Note that saddling normally mainly takes place on the left side of the horse.
Have the saddle pad and saddle ready.,
Place the saddle pad on the horse’s back.,
Check from the front of the horse that the saddle pad is even on both sides of the horse.,
Before putting the saddle on the horse, hook the stirrup on the opposite side of where you are standing up over the saddle horn so it doesn’t get caught under the saddle when you put it on the horse.,
Lay the saddle on top of the saddle pad evenly.,Put the stirrups and cinch down to hang at the horse’s sides.,Make the horse put it’s front leg, on the side you are cinching the saddle on, forward to avoid pinching the skin when you tighten the cinch.,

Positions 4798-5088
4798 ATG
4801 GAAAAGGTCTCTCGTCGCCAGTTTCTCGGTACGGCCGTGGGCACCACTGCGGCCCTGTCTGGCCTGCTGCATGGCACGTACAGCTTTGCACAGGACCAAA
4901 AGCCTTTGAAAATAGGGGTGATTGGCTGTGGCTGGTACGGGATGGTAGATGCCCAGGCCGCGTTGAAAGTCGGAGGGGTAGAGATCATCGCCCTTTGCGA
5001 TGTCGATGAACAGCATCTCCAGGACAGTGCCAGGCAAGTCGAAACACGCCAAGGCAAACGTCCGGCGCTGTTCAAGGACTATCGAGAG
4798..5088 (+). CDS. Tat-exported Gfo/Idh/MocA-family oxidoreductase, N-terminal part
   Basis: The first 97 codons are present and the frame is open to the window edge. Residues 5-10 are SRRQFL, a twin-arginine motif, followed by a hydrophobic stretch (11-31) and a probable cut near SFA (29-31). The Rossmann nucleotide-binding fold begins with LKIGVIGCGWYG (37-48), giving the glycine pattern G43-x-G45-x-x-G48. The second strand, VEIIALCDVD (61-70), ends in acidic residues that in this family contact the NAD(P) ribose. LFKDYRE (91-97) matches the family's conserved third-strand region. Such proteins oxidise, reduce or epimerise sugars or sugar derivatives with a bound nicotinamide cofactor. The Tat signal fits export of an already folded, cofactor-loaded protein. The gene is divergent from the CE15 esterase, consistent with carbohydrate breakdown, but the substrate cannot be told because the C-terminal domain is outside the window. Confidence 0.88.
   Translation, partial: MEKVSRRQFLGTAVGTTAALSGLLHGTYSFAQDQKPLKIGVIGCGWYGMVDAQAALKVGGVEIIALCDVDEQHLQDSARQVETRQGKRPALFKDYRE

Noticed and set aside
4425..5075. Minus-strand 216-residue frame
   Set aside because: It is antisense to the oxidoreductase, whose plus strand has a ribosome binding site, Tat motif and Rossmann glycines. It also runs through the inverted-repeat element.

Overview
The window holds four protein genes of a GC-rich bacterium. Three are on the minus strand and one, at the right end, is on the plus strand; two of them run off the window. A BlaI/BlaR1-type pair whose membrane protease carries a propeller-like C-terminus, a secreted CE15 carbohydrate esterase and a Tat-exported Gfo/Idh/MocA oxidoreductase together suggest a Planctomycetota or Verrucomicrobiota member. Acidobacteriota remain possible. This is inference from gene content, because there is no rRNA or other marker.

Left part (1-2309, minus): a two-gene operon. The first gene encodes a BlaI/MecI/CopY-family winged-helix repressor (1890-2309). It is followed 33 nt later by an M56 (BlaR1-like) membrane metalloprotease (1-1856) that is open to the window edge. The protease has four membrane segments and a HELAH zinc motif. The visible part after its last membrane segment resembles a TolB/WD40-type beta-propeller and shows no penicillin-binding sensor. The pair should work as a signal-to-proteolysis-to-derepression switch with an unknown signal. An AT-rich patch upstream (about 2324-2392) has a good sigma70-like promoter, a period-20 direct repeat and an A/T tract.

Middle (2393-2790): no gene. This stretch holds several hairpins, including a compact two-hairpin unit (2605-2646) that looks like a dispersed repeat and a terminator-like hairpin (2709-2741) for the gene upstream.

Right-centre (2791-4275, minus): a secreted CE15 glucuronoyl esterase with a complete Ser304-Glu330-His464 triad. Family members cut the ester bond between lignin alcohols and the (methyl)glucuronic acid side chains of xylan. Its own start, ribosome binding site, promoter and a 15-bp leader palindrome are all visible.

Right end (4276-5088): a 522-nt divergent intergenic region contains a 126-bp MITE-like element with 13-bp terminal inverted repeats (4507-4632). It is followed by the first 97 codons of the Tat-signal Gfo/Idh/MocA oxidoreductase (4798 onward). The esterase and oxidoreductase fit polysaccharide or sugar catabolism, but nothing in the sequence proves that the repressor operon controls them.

If your saddle has a back cinch, tighten the front cinch first and then tighten the back one.,Check and make sure the girth is not pinching the horse anywhere.
, Whether it be on a saddle stand or a nearby fence, have it ready to be put straight on the horse so you do not have to make the horse wait any longer than necessary., Make sure the top of the saddle pad is covering the horses withers. A rule of thumb is to put the saddle pad a little more ‘forward’ than it really should be so that when you put the saddle on top of the pad, the pad can slide back a little., You don’t want more saddle pad on one side than the other!, (Same goes for the girth if that is on the opposite side of where you are standing.), Western saddles are generally heavier than English saddles so you may need to swing the saddle to get enough momentum and get the saddle on the horse’s back. Set the saddle on the horse’s back gently. The front of the saddle should be about 2 1/2 inches away from the front of the saddle pad. Make sure that the saddle in even on both sides of the horse and not lopsided.,,, Do not tighten the girth too quickly because this tends to lead to a horse learning how to ‘bloat’ himself to make the girth loose when being saddled.,